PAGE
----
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By my count (last 3 seasons on the Blog) this same debate as to how many storms, and whether the season is a bust, occurs EVERY year in June and July when things slow down until the real kick-off in August. This period is, using a sports analogy and by climatological history, just the "Pre-Season" and speculation abounds. Forget the specific numbers; by climatological average, we have below-average years, average years (with a mean of 10 storms), and above-average years......All current indicators point towards an above-average year....The rest of it will be determined when it ends on Nov 30th.
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Quoting StormW:


Well, theres where your're wrong...the point being, folks know that I know folks, I don't have to broadcast it.


I really hate to see you even wasting your breath but I guess it's a necessary evil! Keep on keepin' on man! Thanks for the info and patience.
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Quoting Stormchaser2007:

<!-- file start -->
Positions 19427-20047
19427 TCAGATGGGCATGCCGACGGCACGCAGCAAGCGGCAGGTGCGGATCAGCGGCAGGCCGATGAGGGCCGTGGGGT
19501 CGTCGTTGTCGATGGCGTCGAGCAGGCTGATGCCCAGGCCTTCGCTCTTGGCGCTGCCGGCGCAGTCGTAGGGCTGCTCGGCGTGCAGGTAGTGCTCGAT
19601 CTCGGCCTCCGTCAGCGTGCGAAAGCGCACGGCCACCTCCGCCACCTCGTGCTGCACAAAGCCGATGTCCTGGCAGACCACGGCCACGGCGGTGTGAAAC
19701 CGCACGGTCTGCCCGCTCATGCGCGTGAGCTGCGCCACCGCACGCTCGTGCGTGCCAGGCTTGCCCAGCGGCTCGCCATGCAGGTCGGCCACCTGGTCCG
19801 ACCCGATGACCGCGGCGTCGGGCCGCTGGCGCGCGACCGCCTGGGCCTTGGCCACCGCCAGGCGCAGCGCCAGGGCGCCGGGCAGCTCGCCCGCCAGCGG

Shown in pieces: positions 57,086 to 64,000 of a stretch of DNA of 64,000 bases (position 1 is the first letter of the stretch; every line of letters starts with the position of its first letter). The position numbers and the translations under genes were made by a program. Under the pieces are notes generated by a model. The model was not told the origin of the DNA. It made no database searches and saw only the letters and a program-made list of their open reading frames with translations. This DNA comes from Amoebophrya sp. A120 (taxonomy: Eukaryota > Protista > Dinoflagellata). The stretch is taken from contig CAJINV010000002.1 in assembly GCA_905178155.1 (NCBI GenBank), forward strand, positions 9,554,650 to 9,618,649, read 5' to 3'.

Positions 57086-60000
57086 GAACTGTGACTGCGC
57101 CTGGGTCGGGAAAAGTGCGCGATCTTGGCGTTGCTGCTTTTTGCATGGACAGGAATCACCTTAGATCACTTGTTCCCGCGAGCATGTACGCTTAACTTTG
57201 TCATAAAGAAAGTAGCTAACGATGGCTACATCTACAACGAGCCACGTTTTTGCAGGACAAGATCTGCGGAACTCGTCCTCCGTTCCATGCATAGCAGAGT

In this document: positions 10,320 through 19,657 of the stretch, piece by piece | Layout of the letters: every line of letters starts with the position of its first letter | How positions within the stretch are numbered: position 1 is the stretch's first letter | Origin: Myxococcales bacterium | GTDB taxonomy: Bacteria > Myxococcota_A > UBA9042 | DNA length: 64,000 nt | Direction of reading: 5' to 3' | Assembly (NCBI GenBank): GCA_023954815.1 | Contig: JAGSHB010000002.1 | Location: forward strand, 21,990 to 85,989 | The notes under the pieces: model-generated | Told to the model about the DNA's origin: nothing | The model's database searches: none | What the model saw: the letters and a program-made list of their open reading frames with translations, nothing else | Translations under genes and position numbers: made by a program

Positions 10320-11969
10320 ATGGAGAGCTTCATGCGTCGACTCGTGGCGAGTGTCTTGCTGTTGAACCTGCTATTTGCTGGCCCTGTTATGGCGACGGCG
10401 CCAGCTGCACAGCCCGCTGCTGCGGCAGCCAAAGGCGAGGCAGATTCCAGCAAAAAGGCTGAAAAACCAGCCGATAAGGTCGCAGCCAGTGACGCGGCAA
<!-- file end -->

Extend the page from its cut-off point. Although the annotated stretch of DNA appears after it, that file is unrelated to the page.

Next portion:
FWIW, The 12z NAM is onboard for the NOGAPS storm.



That's 3 now. NOGAPS, NAM, GFS parallel (much more reliable at Caribbean development than regular GFS)
Member Since: July 8, 2005 Posts: 259 Comments: 23923
Quoting IKE:


To add...I've never read anything on here from anyone doubting the MJO that is posted on here from the GFS.

I'm not saying it can't change as the dates get closer, but I've never read anything to what you are saying.


If you follow it consistently, it makes pretty modest changes every day.
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649. SLU
Quoting Dakster:
SLU - True... 1914 was obviously a slow year... just how many, if any, storms were missed we will never know.


I suppose that's why they don't quote statistics prior to 1950 or so but the trends back then are similar to now. Climatology never lies no matter what period your sample is taken from.
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Quoting angiest:
This is what interests me about 1933 so much. Check out the tracks of the first 5 storms:











All 5 of these storms formed prior to 8/1.


That was due to the great dome of high pressure that was over the great plains over the early 1930's. Hence the Dust Bowl.
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647. IKE
Quoting SevereHurricane:


Ike, as a daily poster here you should know by now that the GFS does poorly with MJO forecast. How do you supose it is right when it isn't initalize the current stregnth of the MJO correctly? My point is that don't put much faith in the model forecasts for MJO as it usually does not behave as its suposed to.